China, which is in the middle of a weeklong holiday, did not immediately respond to the request.
According to BBC Asia Editor Celia Hatton, Meng Hongwei's disappearance seems to fit in with a now familiar pattern among China's senior Communist Party officials.
Diplomats say the role of Interpol president is largely ceremonial, with day-to-day work carried out by its secretary general, Juergen Stock, and his staff.
"Meng Hongwei, who is also a vice-minister at China's Ministry of Public Security, was taken away for questioning by discipline authorities as soon as he landed in China last week", South China Morning Post reported on Saturday citing sources.
It was not clear why Meng, 64, who has been Interpol's president for two years, had travelled to China.
As president, he chairs Interpol's executive committee, elected by member states, and is in charge of ensuring that the organization complies with decisions of the committee and the annual general assembly. The language of Interpol's Saturday statement seeking "clarification" from Chinese authorities gives further impetus to these reports.
Interpol said in a statement: "Interpol is aware of media reports in connection with the alleged disappearance of Interpol President Meng Hongwei".
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However, the party's investigation agency, the Central Commission for Discipline Inspection, did not make any announcements about Mr Meng, the first person from China to hold the influential Interpol post.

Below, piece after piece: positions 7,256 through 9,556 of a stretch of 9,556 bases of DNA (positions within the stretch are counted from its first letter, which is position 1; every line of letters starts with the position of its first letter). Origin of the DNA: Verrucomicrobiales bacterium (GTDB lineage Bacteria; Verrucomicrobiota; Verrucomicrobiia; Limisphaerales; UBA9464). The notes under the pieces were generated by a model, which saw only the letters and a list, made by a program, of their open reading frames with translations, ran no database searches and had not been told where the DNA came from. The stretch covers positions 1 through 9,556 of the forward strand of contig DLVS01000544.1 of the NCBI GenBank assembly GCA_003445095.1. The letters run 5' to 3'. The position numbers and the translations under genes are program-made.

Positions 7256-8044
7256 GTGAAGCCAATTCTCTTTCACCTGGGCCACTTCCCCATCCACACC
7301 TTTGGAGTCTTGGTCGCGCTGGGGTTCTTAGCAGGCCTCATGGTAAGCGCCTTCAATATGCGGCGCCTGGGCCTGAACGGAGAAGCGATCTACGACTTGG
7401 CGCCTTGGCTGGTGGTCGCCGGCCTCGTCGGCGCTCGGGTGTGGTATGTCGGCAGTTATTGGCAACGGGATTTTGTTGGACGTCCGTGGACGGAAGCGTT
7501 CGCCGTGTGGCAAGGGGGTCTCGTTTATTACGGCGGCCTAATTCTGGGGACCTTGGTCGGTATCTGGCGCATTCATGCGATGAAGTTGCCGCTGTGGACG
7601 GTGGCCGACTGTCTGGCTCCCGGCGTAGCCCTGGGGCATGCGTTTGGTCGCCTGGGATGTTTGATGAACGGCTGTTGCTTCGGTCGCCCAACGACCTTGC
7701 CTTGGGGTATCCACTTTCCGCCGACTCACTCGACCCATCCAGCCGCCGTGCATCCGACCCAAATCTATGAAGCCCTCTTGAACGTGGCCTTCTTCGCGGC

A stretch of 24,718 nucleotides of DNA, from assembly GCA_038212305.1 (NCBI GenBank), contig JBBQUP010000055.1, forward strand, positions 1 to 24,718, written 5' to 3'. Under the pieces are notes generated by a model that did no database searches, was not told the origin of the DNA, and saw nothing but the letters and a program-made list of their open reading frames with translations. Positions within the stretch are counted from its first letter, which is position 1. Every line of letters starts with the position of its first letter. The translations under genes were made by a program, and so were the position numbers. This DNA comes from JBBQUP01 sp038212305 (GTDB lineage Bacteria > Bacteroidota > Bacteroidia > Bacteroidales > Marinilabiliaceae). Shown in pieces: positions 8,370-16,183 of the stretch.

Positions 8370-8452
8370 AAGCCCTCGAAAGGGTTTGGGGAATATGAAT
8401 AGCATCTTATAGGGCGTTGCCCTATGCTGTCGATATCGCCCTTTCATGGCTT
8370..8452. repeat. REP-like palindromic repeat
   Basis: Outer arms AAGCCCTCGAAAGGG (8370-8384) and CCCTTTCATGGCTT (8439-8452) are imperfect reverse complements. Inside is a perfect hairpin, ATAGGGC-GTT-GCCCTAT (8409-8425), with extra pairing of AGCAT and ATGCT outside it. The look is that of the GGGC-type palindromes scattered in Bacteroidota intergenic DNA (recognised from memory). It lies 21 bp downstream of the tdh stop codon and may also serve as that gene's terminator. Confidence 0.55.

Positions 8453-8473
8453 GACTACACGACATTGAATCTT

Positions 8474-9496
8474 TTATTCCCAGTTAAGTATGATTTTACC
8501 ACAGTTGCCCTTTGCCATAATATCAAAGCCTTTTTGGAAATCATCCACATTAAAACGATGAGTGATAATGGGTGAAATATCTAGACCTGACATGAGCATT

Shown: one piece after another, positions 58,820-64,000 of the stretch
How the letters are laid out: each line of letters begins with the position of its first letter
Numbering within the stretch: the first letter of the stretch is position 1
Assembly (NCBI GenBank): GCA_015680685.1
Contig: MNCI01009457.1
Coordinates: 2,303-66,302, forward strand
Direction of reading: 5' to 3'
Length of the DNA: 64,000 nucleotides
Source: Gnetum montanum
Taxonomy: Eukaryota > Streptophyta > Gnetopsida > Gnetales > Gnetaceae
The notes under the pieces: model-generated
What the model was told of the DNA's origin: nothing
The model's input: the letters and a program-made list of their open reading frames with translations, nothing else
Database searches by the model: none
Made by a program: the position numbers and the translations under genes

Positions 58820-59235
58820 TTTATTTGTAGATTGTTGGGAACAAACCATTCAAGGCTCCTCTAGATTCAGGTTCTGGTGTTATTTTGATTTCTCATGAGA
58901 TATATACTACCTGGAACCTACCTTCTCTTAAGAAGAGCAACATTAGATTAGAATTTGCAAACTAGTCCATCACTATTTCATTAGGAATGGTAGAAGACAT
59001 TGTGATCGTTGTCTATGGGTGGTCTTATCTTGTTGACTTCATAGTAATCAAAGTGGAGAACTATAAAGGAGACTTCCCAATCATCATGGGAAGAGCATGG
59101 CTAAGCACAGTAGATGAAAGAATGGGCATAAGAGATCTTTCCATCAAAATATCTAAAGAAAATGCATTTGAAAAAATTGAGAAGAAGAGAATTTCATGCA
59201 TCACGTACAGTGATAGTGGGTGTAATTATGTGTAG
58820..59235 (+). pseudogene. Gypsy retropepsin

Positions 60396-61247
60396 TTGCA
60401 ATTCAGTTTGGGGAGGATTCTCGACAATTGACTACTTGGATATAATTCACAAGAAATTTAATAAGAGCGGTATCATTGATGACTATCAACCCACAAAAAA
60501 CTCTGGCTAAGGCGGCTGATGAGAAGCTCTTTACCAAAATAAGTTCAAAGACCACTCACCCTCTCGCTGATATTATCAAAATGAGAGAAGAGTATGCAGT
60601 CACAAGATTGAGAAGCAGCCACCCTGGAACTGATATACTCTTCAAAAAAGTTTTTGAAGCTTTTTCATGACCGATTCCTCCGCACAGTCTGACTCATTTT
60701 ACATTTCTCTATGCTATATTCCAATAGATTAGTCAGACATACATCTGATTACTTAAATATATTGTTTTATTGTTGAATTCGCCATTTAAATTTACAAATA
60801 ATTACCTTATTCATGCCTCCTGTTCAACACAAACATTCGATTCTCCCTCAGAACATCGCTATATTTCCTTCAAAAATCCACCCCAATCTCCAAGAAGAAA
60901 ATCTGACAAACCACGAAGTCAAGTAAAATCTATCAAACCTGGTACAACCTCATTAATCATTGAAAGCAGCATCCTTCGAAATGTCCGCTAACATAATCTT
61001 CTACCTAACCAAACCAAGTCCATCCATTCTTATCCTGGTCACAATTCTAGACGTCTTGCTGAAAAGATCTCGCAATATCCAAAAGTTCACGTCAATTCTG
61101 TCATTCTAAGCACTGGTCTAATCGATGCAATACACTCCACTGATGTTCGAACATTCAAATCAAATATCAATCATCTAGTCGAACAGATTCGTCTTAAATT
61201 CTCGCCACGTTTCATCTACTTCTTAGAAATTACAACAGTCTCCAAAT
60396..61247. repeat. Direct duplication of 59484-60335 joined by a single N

Meng is also a vice minister for public security in China.
French authorities haven't confirmed those details, but did say he was not in France when he was last seen. His term as Interpol president runs until 2020.
"It is freakish", Broadhurst said on Saturday, adding that China was likely to "brush off" any political damage that it would cause to Beijing's involvement in global bodies. However, it does not have the power to send officers into countries to arrest individuals or issue arrest warrants.
At the time, his appointment raised fears among human rights organisations, such as Amnesty International, that he would be used by the Chinese Government to pursue political dissidents who fled the country.
His duties in China would have put him in close proximity to former leaders, some who fell afoul of President Xi Jinping's sweeping anti-corruption campaign.
"As a matter of fact, Interpol cannot by itself investigate the whereabouts of its missing president, but it can, and in fact should, issue a yellow notice", she said.